Processing of pre-microrna to microrna

Processing of Pre-MicroRNA to MicroRNA Processing of Pre-MicroRNA to MicroRNA Introduction Within the body of animals, several developmental processes and pathologies take place. These processes and pathologies are responsible for the normal body functions. One of such process is the conversion of pre-MicroRNA to MicroRNA. To begin with, microRNAs are endogenously articulated nucleotide, characterized by the noncoding of RNAs. In normal biological development, microRNA expression is under snug control by two mechanisms, that is, transcriptional and post-transcriptional. This paper discusses the processing of pre-MicroRNA into MicroRNA. For this to happen, there are over five activities involved. Thus, the paper will also discuss the five activities of the processing of pre-MicroRNA into MicroRNA (Grosshans & Slack, 2002, pp. 17-19).
MicroRNAs Processing
In the study involving photogenic elements, scientists normally use samples from animals before testing their results on human beings. In most biochemical laborites, one would find mice especially the Drosophila, Arabidopsis, and elegans type. These animals provide some useful biochemical samples, which scientists study to inform on certain biological and biochemical issues. Just like human beings, mice also have microRNA. Through cloning and sequencing, scientists extract microRNA for study purposes. Various studies have shown that both human beings and mice have over two hundred to three hundred inimitable microRNA genes. The studies also explain that in organisms, human beings and mice included, microRNAs are homologous in nature. Consequently, this is a clear indication that microRNAs play significant roles by representing comparatively old and essential regulatory pathways (Gallo et al., 2006, pp. 6156-6159).
As seen above, the genome hosts pre-MicroRNA and other photogenic elements. Within the genome, sequence encoding of microRNA takes place. However, since there are mechanisms that control microRNA expression, the encoding of microRNA will involve only known genes. In most cases, these genes occur in various flimsy locations within the human chromosomes, and one of the chief characteristic about them their independently transcription shape. It is imperative to note that the primary microRNA transcripts (pre-microRNA) are the ones that encode strands of microRNA. In general, such encoding produces the microRNAs that have the same orientation as pre-microRNA. Clearly, this is an indication that there is a microRNA promoter, which is responsible for such transcriptions. In most cases, the genome stores microRNA genes, and here, these genes appear in form of cluster. Clustering of microRNA genes is so because during transcription, the microRNA genes change into multi-cistronic transcripts, and through the available mechanisms, they become mature microRNAs. The process of processing an active-stranded pre-microRNA into microRNA involves five major activities (Grosshans & Slack, 2002, pp. 20-12)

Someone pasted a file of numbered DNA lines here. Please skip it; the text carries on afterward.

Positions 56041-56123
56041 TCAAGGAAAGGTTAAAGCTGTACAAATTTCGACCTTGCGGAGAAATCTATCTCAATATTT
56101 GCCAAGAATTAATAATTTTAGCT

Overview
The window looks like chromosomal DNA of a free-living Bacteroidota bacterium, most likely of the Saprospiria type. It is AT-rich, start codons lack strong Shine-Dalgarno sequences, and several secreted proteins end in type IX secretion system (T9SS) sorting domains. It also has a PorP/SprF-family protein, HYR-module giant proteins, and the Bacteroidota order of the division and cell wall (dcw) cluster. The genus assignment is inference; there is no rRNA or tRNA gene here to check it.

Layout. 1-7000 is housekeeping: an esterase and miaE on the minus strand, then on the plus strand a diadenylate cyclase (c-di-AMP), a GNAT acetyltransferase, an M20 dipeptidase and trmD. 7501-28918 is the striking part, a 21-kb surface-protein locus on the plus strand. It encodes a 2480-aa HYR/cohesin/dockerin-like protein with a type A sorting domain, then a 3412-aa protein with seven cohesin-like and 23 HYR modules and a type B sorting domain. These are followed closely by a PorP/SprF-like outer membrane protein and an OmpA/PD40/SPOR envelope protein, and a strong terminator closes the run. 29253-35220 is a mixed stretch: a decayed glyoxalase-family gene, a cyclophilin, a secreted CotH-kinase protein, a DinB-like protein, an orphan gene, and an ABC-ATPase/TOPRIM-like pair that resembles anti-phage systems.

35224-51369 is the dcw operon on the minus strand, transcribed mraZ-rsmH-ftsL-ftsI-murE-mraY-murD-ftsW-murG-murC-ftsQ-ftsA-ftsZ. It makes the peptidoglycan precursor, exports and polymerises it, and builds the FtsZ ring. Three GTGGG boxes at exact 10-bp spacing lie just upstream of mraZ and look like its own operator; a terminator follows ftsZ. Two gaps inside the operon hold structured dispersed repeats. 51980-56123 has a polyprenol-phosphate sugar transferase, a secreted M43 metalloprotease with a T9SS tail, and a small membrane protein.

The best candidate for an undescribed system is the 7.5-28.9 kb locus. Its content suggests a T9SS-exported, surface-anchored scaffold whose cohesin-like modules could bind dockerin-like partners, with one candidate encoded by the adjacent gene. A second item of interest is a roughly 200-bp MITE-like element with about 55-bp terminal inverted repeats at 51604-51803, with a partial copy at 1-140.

MicroRNA Processing and Activity
This is the first activity in the Processing of Pre-MicroRNA to MicroRNA. As already discussed above, pre-microRNA transcripts form the basis of processing pre-microRNA into microRNA. Within the genome, RNA polymerase II transliterates pre-microRNA strands. Other transcription materials include 3’ and 5’ caps poly (A) trails, which together with RNA Polymerase II change the pre-microRNA into hairpins surrounded by dsRNA-specific nuclease hew and some pointers—signals (Gallo et al., 2006, pp. 6160-6162).
Hairpin release in the nucleus
After the formation of the hairpin, the process moves into the second step where dsRNA-specific ribonuclease assimilates pre-microRNA within the nucleus and forms hairpin. The hairpin (precursor MicroRNA) exhibits characteristics such as RNAs, loops, overhangs and stems of specific measurements.
Export to the cytoplasm
From the nucleus, we note that the processed pre-microRNA moves to the cytoplasm for further processing. Exportin-5 is the one that is responsible for transportation, and performs other roles such as synchronization, pre-microRNA biogenesis, and other numerous cytoplasmic doling out activities (Yi, Qin, Macara & Cullen, 2003, pp. 3011-3016).
Dicer processing
Now, in the cytoplasm, another activity known as dice processing takes place. Here, the dice smites the pre-microRNA to produce double-stranded RNA characterized with overhangs at each end. Nevertheless, of the two strands, only one with a sheathing strand qualifies as mature microRNA.
Strand selection by RISC
This is the last activity in the processing of pre-microRNA into microRNA. Two paramount activities happen here: first, translation occurs in order to control the detaching of double-stranded RNA. Secondly, the introduction of RISC ensures that mature microRNA grows to become microRNA (Gallo et al., 2002, p. 3945).
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